Based on her experience in India and in countries like Morocco and Tunisia, Prof. Vemuri also, pointed out the cultural aspect to Social Entrepreneurship. Its acceptance varies from country to country. Parents in India are not really open to youngsters becoming Social Entrepreneurs. To add to this, one must point out that India does not even have a legal framework for Social Entrepreneurship.

Based on these Prof. Vemuri proposed the following approaches:

  1. Government as Customer
    For Social Entrepreneurs using emerging tech in fields like environment, the capital cost of technology and risks are high, but profits are low. They need Government support and hence are Government entrepreneurship. They should position themselves as such and seek Government as primary customer and price solutions accordingly.
  2. Grass root innovation as wrong approach to brand:
    At times simple tech products like cycle De-weeder and paddle-based washing machine from the National Innovation Foundation, were rejected by farmers and Corporates as they positioned themselves as Grass roots innovator and were not seen as advanced enough. But the same innovation (paddle washing machine) when positioned as simple product sold really well.

She points out that there are areas where Emerging Technology can be even essential to make social impact like the use of robotics to clean waste drains and stop manual scavenging. However, the entrepreneurs need to take a  look at technology pragmatically to see if it is possible to create a profitable venture. This is essential to create sustainable impact. She even made a radical suggestion to drop the word ‘Social’ from Social Entrepreneurship.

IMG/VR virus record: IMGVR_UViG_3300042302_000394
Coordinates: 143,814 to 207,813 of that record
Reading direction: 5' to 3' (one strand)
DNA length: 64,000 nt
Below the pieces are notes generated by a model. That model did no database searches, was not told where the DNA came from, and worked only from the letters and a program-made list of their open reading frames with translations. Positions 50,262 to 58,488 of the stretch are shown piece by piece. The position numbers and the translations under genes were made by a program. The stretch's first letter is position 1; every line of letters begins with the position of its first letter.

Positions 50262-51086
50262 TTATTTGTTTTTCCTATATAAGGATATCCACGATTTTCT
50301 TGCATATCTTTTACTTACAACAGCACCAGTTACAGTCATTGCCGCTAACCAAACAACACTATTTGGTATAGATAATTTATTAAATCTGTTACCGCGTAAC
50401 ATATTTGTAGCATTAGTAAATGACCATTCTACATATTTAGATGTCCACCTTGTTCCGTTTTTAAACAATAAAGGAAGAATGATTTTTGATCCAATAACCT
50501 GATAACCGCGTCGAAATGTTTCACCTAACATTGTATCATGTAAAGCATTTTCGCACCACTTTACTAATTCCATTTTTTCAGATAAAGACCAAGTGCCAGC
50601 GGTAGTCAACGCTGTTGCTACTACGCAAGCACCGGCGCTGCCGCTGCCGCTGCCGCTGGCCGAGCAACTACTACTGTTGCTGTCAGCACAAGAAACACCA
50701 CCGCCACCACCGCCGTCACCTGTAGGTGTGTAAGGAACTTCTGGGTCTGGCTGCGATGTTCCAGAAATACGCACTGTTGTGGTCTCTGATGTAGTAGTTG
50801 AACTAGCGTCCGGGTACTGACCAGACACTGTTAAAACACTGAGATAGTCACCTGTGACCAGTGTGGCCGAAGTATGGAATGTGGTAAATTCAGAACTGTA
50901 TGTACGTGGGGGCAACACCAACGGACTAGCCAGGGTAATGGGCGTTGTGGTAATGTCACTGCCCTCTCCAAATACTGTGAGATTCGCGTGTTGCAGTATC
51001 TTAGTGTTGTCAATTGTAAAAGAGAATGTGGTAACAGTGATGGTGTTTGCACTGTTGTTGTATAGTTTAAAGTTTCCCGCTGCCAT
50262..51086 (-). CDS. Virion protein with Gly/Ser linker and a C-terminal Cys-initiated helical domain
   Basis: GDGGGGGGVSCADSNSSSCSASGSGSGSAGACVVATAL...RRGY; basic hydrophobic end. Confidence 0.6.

So, what’s the way forward?
Whether one agrees or disagrees with Prof. Vemuri’s suggestion, one has to admit that she does highlight some important hurdles in pursuing the dream of Social Entrepreneurship. While there is space and need for Social Entrepreneurship, even tech-based Social Entrepreneurship to exist and contribute to Sustainable Development Goals, a more realistic approach is needed. We must see technology as a human phenomenon embedded in society and be vary of romanticising Technology as the panacea for every problem. As Prof Kranzberg would say, “Technology is a very human activity…”.

What works in the marketplace, solves problems and makes impact is not Technology, but a solution. A solution is something which works in context of the social, economic and political conditions. For Social Enterprises to exist and make impact, they must always keep this at in the top of their minds and in their plans.

[1] Bakshi  , Gagandeep, and Sameer Gaud. “India’s Impact Capital Vacuum – And What to Do About It.” NextBillion, 11 Sept. 2018,, assessed on 17 December 2020.
[2] D, Rinkesh. “Logistics of Technology – Lessons from Wars and Pandemic .” AIC, 2 May 2020,, assessed on 17 December 2020.
[3] Kranzberg, Melvin. “Technology and History: ‘Kranzberg’s Law Technology and Culture, vol. 27, no. 3, July 1986, pp. 544–560., doi:10.2307/3105385
[4] Ibid.